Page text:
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Vivek Tiwary - Interview Part 2

  by Lisa Torem

published: 6 / 9 / 2014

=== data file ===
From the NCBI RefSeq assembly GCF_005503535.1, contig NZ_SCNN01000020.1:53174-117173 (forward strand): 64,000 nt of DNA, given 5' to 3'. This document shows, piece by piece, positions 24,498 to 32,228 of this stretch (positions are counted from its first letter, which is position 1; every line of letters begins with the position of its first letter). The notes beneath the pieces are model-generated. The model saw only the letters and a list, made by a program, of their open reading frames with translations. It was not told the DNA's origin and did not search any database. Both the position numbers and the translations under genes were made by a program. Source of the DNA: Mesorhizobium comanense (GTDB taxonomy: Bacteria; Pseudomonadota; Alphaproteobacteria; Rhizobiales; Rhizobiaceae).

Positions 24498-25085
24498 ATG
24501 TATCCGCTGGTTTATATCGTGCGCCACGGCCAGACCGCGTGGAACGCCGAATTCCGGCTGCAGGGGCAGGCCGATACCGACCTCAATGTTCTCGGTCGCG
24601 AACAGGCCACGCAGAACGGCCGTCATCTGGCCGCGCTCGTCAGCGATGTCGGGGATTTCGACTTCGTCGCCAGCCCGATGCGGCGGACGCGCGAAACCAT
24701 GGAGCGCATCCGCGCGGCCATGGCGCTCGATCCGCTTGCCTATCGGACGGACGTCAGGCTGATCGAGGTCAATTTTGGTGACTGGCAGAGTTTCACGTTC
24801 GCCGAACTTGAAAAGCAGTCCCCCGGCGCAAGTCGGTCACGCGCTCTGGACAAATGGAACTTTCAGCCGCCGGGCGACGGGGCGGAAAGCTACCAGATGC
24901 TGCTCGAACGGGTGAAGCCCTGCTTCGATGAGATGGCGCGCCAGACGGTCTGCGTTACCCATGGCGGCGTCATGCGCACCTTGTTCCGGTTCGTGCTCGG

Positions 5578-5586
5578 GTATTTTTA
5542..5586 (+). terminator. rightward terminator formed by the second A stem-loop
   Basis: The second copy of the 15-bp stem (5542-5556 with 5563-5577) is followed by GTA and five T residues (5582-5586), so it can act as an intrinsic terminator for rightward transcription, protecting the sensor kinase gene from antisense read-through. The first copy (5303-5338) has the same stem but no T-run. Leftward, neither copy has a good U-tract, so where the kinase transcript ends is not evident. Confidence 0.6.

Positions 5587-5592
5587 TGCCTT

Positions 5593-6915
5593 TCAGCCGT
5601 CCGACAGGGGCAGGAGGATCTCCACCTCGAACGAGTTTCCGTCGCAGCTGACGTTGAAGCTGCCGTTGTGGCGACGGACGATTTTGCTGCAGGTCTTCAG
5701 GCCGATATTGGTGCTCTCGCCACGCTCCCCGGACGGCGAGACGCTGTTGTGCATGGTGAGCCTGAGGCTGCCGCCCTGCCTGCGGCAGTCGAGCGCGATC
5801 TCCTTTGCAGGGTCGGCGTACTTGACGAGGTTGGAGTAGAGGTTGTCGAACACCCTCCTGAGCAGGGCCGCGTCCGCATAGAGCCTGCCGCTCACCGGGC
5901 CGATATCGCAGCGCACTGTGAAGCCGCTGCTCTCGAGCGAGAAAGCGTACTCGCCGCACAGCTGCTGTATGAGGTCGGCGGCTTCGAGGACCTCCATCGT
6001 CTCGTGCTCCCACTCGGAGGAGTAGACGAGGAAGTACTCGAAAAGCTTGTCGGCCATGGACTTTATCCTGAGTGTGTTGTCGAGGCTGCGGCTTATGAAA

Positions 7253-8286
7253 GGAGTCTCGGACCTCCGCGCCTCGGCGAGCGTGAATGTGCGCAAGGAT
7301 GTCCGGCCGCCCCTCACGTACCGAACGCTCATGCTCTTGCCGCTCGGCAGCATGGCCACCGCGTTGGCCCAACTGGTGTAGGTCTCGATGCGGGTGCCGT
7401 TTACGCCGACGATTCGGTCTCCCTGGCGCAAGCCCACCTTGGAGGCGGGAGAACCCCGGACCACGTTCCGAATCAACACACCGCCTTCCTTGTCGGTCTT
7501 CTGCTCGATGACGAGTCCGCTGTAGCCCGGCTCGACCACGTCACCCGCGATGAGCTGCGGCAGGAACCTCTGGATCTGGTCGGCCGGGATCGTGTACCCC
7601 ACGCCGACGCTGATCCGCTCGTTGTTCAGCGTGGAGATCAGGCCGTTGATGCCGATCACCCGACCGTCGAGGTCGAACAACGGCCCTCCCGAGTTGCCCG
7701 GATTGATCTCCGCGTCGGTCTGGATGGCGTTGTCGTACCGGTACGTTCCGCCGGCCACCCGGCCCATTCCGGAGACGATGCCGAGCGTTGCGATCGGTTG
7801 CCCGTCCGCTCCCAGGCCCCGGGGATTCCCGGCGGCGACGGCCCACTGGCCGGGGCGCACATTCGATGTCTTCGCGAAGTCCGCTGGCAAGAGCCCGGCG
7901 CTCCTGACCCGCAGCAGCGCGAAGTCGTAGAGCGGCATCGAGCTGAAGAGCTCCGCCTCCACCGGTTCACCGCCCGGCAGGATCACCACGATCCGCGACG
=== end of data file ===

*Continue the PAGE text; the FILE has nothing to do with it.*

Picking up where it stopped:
Vivek Tiwary - Interview Part 2

intro

...while in its second part he talks about its forthcoming film adaptation and his plans for the future